The assistance attained through Veterans Home Care helps keep Mrs. Christian pursuing her interests. She still loves spending time in the kitchen and bakes cookies and brownies from scratch at least once a week. She attends to all the plants in the house and offers Sarah advice on caring for the roses outside. And she adores the household’s two canines, a Yorkie named Princess and Brown Sugar, a Chihuahua-Terrier mix. She received Brown Sugar as a gift on her 105th birthday.
Appropriately, given her name, Mrs. Christian spends time at home with Christian devotionals and singing hymns. Church attendance, however, has given way to a tradition with her great-granddaughter.
“Sunday is our lazy day,” Sarah said with a smile. “We make pancakes, drink coffee and watch ‘Golden Girls.’ It’s our one morning a week where we do nothing but hang out.”
Belle also is huge St. Louis Blues fan, a particularly gratifying experience in 2019 as the team made its run through the National Hockey League playoffs. She doesn’t miss a game on TV. For her 106th birthday, Sarah and family friends arranged to take her to a game as a surprise.
“She had no idea she was going. We got her all dressed up in her Blues gear and got in the car,” Heady recalled. “Halfway there, I said, ‘Granny, have you figured where we’re going yet?’ She hadn’t and I told her we’re going to see the Blues live. She said, ‘what? Are you serious?’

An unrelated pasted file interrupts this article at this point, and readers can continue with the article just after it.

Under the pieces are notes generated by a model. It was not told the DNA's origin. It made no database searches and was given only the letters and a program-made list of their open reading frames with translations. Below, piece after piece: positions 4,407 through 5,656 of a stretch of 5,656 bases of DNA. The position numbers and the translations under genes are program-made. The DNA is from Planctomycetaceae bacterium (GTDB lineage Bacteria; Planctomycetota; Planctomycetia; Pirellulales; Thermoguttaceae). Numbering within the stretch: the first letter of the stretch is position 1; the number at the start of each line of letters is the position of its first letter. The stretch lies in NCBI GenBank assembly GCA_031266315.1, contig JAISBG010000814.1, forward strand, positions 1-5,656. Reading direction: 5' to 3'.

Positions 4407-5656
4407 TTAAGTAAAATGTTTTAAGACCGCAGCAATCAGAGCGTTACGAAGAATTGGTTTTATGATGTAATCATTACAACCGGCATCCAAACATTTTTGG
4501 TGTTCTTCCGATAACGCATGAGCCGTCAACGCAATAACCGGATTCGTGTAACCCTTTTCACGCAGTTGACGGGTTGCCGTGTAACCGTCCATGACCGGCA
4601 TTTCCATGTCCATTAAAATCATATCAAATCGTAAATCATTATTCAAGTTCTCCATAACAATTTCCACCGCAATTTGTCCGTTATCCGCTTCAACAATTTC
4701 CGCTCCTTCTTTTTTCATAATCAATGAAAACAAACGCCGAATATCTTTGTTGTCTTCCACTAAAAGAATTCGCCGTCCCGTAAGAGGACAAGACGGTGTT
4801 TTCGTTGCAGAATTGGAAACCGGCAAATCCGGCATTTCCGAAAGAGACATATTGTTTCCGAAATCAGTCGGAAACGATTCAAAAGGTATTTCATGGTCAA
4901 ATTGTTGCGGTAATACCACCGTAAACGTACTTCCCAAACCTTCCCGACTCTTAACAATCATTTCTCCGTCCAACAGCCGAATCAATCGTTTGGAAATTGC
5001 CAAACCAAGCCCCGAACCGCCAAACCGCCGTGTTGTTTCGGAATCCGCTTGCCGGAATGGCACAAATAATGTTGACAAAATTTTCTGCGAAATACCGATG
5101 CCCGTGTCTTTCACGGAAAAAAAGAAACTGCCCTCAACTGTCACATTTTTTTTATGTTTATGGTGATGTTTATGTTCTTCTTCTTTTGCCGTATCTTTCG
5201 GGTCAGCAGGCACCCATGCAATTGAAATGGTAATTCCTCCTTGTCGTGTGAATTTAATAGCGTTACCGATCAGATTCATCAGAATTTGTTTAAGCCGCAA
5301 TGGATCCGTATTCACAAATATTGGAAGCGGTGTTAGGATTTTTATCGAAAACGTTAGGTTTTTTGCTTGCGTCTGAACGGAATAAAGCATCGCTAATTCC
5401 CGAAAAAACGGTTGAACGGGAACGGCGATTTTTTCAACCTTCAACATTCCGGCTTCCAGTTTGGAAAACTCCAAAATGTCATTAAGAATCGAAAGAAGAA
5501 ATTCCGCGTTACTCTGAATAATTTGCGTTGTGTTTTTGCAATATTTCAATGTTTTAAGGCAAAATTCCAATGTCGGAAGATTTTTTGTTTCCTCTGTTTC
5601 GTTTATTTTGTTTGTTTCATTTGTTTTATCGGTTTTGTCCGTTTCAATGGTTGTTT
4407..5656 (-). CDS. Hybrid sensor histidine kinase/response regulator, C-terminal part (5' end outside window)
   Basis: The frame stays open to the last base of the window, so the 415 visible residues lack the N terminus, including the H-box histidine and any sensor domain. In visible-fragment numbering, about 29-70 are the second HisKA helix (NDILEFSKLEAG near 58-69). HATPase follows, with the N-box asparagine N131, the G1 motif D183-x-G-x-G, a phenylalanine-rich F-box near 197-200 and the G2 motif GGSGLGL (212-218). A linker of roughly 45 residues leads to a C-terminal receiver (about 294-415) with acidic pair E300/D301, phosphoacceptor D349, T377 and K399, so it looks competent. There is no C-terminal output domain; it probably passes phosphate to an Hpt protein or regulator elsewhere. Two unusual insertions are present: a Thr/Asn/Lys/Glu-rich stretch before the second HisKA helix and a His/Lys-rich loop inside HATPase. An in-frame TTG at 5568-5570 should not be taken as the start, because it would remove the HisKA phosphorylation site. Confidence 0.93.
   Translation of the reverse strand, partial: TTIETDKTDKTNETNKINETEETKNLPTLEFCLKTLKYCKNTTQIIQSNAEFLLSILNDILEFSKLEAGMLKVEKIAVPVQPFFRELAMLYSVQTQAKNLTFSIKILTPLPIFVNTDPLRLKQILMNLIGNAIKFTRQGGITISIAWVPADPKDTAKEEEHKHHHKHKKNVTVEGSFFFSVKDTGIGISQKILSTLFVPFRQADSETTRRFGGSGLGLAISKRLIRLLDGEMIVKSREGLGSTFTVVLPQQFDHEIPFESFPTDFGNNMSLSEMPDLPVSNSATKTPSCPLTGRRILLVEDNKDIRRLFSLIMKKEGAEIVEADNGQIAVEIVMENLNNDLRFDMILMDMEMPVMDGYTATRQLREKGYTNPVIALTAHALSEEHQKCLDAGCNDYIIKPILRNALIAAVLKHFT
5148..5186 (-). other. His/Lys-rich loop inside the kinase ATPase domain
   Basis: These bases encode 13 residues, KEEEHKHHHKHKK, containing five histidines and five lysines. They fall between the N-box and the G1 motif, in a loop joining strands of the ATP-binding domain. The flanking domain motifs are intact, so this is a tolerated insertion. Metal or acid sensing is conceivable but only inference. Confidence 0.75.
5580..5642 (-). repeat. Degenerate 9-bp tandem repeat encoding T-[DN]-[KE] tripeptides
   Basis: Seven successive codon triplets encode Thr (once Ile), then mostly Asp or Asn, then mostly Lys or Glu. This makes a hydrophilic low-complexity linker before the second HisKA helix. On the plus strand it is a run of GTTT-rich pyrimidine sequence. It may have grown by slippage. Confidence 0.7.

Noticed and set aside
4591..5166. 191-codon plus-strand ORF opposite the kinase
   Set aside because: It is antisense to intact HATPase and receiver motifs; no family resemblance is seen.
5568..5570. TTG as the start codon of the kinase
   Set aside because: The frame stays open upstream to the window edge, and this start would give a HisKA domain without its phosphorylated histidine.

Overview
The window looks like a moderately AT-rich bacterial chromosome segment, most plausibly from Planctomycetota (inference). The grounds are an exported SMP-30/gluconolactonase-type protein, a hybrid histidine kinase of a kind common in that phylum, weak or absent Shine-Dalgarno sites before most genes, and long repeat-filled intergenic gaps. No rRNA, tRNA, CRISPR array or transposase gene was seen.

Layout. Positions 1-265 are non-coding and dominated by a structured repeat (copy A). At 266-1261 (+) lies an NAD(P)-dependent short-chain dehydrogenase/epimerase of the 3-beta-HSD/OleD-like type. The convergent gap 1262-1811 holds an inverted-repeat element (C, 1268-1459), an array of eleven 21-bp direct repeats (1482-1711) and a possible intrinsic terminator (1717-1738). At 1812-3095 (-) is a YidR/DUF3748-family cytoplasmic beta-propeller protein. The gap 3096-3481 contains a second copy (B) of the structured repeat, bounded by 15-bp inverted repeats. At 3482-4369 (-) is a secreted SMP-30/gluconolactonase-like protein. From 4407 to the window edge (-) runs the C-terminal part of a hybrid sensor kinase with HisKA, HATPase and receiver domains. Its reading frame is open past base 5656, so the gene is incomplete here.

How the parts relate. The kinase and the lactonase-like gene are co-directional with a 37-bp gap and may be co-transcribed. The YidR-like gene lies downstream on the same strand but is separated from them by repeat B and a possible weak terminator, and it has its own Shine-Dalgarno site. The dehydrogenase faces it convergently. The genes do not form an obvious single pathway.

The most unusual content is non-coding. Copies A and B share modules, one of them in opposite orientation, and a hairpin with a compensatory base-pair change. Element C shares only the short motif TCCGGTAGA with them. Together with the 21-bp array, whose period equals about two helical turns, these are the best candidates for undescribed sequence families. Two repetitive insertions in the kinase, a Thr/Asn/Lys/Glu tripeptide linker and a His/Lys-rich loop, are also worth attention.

It got better from then. Sarah and Belle were interviewed by Fox Sports Midwest live on the huge video scoreboard, with Sarah doing the talking since the p.a. system was creating feedback in Belle’s hearing aid. The Blues flashed birthday wishes to Belle occasionally throughout the game.
“People figured out who she was and kept coming up to see her,” Heady said. “The Blues gave her a game puck, and Louie (Blues mascot) came to see her. She didn’t leave her seat. She was in heaven, just loved it. She kept saying that she was treated like a queen.”
See for yourself at: